What is ArtSeed?
ArtSeed is a unique and innovative arts education program. Our intergenerational and multi-disciplinary projects put students from diverse backgrounds in touch with artists and other professionals in a variety of fields. Working side-by-side in experimental and classical apprenticeships that include non-western styles of art, participants share hands-on artmaking, exhibition and field trip adventures.
What is our Goal?
Youngsters with learning differences, financial obstacles, and/or discipline problems learn practical skills and professional habits that give form to their own unique, creative gifts. We hope in the process to encourage new inter-cultural friendships between people of all ages and from all walks of life. We do this by producing tangible and meaningful arts experiences that have a sustained impact on lives. Young people are tightly integrated into the day-to-day life of the organization, doing everything from curating shows to acting as docents, securing equipment, and meeting on boards of trustees. Students prepare their own designs, distribute publicity for, and document culminating exhibitions of their individual portfolios or larger collaborative pieces. Festive receptions give pen-pals from various classes, workshops, and private mentorships new opportunities to interact. Young artists and interns get to teach, often for the first time. Students take supplies home to continue artmaking. ArtSeed supports on-going mutual learning relationships between artists, students, and mentors from various fields.
How did ArtSeed Get It’s Start?
ArtSeedâ€™s vision is rooted in founder Josefa Vaughanâ€™s 20 years of professional artmaking/exhibiting practice. She has worked for 13 years in both public and private schools, in classes with teachers, and privately with students. To integrate the arts into a larger curriculum, Vaughan has been employed by the Texas Institute for Arts in Education, the San Francisco Arts Education Project, and the Hills Project. Sponsors of her projects include the San Francisco Museum of Modern Art, the de Young Museum, Southern Exposure, Intersection for the Arts, Diverse Works, and Project Row Houses. She has lectured on her work and its outreach aspects at the San Francisco Art Institute, San Jose State University, and Stanford University.
In 1988 Vaughan began collecting an archive of storyboard suggestions from all kinds of people. She juxtaposes elements from these storyboards to build imaginary exchanges between folks who would otherwise never meet. Her artwork continues to quote from this radically inclusive, gregarious combination of images and text.
Stepping from the studio into a classroom filled with troubled youth, Vaughan worked collaboratively with other visual artists to develop specific methods for dealing with difficult students and situations. In the spring of 2000 some of these same students and other visitors to the de Young Museum Artist Studio came together for real (not just in Vaughanâ€™s art) to make art of their own to show next to hers. Harnessing the power of art to transport the individual is essential to making a difference in the classroom. All of this formed the prelude to the formation of ArtSeed in 2000. We received our 501(c)(3) non-profit status in 2002. In addition to workshops for larger groups, ArtSeed offers private lessons and field trips as part of long-term, extra-curricular, and multi-faceted individual mentorships.
ARTSEEDâ€™S MISSION â€“ ArtSeed aims to bring into the lives of young people, life-long love for creativity, knowledge, and generosity. Its mission is to connect diverse communities and cultures through professional artists who interact with them in fine arts studio projects and long-term apprenticeships. ArtSeed works with the notion that youngsters are vastly capable beyond what their early years might suggest. Treated with dignity and respect, they are offered ideas and materials that challenge them to understand and embrace the many rich possibilities that lie ahead of them.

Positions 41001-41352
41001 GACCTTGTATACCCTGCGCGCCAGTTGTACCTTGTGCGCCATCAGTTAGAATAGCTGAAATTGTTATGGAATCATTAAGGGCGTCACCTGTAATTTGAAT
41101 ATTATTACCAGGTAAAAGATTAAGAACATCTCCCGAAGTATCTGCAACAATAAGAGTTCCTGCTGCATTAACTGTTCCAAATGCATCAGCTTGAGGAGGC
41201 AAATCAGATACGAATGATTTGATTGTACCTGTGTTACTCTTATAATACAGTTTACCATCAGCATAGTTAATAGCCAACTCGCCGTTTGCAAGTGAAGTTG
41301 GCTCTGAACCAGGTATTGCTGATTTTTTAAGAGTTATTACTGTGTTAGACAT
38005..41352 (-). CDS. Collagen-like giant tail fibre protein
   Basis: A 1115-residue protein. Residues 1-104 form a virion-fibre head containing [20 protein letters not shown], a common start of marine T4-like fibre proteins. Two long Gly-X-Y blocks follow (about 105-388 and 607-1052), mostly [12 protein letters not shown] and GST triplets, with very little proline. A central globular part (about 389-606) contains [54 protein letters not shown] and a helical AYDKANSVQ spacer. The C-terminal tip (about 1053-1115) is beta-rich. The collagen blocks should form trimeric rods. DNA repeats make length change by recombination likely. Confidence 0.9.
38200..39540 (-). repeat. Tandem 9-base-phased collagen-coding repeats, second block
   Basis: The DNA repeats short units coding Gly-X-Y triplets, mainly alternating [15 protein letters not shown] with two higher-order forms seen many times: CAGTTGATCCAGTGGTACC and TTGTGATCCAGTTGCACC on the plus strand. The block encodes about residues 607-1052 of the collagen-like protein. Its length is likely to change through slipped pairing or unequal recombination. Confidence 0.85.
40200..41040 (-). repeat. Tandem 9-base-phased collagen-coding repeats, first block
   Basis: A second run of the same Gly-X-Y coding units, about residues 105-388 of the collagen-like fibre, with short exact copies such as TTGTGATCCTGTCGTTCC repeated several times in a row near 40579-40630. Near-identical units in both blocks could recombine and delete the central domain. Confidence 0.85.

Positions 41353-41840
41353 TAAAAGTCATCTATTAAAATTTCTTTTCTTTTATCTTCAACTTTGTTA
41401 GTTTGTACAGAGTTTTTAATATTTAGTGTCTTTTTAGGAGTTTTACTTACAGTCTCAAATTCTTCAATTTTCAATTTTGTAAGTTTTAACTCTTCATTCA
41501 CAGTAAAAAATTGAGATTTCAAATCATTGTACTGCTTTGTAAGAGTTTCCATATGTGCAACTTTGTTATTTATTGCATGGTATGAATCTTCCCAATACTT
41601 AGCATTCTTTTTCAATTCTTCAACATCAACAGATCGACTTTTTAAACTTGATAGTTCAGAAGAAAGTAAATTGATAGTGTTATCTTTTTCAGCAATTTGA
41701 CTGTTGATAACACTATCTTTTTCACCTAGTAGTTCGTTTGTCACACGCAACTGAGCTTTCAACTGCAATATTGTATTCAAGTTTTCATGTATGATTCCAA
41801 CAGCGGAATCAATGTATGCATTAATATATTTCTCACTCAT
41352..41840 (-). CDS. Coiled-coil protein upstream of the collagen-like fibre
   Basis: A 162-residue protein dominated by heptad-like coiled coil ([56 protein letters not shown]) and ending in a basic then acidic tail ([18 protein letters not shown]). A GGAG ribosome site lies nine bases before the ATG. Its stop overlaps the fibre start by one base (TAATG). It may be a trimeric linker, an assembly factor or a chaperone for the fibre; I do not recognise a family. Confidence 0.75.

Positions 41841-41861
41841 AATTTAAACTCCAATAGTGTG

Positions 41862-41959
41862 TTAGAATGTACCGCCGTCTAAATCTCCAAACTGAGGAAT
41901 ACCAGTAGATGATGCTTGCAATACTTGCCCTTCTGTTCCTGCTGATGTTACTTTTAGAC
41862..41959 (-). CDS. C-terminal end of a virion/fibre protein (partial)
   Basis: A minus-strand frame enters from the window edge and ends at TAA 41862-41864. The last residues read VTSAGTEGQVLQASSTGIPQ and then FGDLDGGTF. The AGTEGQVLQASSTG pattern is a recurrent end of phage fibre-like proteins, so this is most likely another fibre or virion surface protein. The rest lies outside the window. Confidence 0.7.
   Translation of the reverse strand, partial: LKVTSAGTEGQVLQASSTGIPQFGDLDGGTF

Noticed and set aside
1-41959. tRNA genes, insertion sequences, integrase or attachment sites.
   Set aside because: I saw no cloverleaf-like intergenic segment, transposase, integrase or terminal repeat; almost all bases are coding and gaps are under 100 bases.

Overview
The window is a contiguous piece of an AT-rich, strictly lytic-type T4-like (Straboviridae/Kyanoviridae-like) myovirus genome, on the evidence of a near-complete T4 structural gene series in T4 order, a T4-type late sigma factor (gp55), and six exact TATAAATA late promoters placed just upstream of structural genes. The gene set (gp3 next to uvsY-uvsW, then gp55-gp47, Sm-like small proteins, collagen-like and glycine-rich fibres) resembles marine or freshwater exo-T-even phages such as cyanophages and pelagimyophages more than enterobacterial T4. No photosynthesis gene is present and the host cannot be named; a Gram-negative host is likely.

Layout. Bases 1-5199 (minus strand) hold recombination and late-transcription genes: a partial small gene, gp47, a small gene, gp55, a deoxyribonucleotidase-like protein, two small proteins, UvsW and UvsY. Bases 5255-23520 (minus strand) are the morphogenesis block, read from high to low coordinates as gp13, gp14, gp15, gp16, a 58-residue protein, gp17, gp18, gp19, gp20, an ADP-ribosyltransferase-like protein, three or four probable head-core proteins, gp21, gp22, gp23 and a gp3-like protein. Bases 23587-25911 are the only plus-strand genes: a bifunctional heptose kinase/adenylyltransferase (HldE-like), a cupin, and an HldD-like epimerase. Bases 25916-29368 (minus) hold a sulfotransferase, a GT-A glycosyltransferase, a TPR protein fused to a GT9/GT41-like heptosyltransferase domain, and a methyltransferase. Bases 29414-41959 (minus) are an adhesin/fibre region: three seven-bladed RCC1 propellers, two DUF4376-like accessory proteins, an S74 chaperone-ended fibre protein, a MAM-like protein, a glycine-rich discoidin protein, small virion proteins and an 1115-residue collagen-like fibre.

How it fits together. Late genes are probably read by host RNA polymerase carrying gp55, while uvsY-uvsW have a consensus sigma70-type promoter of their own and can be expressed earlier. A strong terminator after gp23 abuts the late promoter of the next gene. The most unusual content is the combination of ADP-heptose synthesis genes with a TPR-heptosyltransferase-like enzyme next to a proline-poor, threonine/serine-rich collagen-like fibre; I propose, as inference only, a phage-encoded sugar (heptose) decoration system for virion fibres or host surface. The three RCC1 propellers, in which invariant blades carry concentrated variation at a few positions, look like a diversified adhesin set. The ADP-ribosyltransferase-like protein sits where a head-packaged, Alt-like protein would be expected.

ARTSEEDâ€™S GOALS â€“ ArtSeed youngsters interact with professional artists for long-term instruction and projects that take place both in studio groups and one-on-one apprenticeships. Experimental and traditional visual arts practices form the basis our activities. We know first-hand that young people are fascinated by â€œgrown-upâ€ concepts that can push their own ideas about what art can be way beyond â€œkid stuff.â€ Some of our youngsters have learning differences, as well as financial or social difficulties. By exposing them to professional discipline and practical skills, however, we see how they can mature to discover their unique creative gifts. We have witnessed that excellence and discipline learned in one field â€” in ArtSeedâ€™s case, art-making â€” are transferable down the line to other disciplines, be they academic, job-related, or simply good citizenship. ArtSeed alumni are living proof that tangible, meaningful arts experiences can have substantial impact on young lives.
ARTSEEDâ€™S ORIGINS â€“ ArtSeed was founded in 2000 by teaching artist Josefa Vaughan and three years later received its 501(C)(3) non-profit status. Her vision for the organization developed out of her own sustained mentorship as a youngster. Weekly lessons and collegiality with an older artist taught her to develop the discipline and self-assurance that led to her career as a painter. Stepping from the studio to the classroom, Vaughan worked collaboratively with other artists to develop the philosophy and methodology that guide ArtSeed. That philosophy stresses sustained, inter-generational relationships between youngsters and older creative people. It includes the use of professional materials, even by the youngest children, along with exposure to important works from all periods, not least of all our own. Vaughan was joined early on by teaching artist and co-founder Marissa Kunz.